Fuel Tank, Lines and Pump
with Instructional Video
Fuel delivery in a TBI system
is CRITICAL to achieving optimum performance. Any
deviation from these instructions or the parts supplied can result a
number of problems at first start up.
Before adjusting fuel pressure be certain the gas tank is at
least half full. If the fuel pressure is not steady chances are that
air is being picked up from the fuel tank because the level is too low.
The fuel pump and regulator supplied with my kits may change over
time but the installation principle remains the same.
Installation of the
regulator (preferred location and new style regulator),fuel lines and the fuel pump.
Your fuel pump may differ from the one shown but the
installation principle is the same.
Pump & Fuel Line Routing
A dirty fuel
tank and/or dirty fuel lines can have a major impact on how your car
performs with TBI. For that reason I strongly recommend that you remove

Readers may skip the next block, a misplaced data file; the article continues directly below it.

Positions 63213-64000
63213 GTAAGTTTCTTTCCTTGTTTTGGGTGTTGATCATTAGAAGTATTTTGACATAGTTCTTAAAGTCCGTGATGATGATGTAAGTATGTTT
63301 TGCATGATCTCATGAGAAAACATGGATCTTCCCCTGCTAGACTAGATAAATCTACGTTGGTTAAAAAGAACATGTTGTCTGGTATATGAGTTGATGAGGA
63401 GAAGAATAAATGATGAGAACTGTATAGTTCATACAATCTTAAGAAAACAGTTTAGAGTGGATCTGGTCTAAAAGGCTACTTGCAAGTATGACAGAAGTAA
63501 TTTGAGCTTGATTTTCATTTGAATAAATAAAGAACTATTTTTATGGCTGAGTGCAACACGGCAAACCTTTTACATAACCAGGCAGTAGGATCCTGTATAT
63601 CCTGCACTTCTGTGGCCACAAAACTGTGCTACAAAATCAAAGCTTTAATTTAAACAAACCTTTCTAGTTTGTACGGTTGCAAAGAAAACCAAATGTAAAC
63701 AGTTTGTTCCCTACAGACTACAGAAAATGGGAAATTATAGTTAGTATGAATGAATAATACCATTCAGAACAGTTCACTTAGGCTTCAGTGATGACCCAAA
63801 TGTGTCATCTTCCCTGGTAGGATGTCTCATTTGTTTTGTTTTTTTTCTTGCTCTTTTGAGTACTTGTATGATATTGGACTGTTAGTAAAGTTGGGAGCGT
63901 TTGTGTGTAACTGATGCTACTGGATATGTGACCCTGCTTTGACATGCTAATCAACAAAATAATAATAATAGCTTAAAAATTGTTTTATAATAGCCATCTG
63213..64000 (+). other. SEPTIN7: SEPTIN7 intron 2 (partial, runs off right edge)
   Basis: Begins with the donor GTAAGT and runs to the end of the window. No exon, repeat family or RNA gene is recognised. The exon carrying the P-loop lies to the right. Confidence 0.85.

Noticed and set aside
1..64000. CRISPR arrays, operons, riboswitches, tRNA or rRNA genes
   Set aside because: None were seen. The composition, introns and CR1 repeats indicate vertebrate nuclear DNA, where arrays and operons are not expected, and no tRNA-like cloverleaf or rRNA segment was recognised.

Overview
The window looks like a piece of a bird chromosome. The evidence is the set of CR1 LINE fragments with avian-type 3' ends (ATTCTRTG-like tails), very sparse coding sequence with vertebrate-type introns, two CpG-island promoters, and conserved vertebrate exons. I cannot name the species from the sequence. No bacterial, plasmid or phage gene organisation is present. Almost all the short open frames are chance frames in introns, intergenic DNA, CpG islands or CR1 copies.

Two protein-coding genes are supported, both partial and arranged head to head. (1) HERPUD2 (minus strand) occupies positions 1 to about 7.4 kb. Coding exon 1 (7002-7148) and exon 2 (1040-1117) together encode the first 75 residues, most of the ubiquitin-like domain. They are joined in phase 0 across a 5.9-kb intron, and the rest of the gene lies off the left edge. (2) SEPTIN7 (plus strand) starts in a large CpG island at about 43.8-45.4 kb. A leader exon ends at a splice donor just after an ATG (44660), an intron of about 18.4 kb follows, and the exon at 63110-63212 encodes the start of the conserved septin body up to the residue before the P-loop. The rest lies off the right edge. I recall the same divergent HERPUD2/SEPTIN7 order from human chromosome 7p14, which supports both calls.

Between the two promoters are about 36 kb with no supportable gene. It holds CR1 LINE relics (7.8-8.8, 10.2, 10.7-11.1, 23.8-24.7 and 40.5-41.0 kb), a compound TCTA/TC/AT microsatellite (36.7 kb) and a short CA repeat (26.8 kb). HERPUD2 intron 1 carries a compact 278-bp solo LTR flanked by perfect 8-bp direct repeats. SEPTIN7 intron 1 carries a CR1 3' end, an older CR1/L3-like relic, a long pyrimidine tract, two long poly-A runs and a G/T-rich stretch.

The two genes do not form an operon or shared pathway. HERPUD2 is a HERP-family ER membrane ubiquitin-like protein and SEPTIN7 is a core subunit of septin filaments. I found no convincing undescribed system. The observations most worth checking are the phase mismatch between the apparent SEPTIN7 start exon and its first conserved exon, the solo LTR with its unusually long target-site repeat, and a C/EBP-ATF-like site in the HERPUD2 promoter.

your tank and have it professionally purged, cleaned and tested. This
would also be the perfect time to have a bung for the return line fitting
and for the tank outlet. Both bungs should be 1/4" NPT.
Tank Outlet Bung 1/4" NPT
Return Line Bung 1/4" NPT
Now that you
have a clean tank, you're ready install the correct sized fittings and
plan the best way to run your fuel lines. With the tank in place,
install a shut off valve and the return line fitting. The shutoff valve
will make working around the fuel lines much easier in the future,
including a yearly fuel filter change.
Shut Off valve screws
directly into the tank outlet.
The fuel filter hangs
directly below the shut off.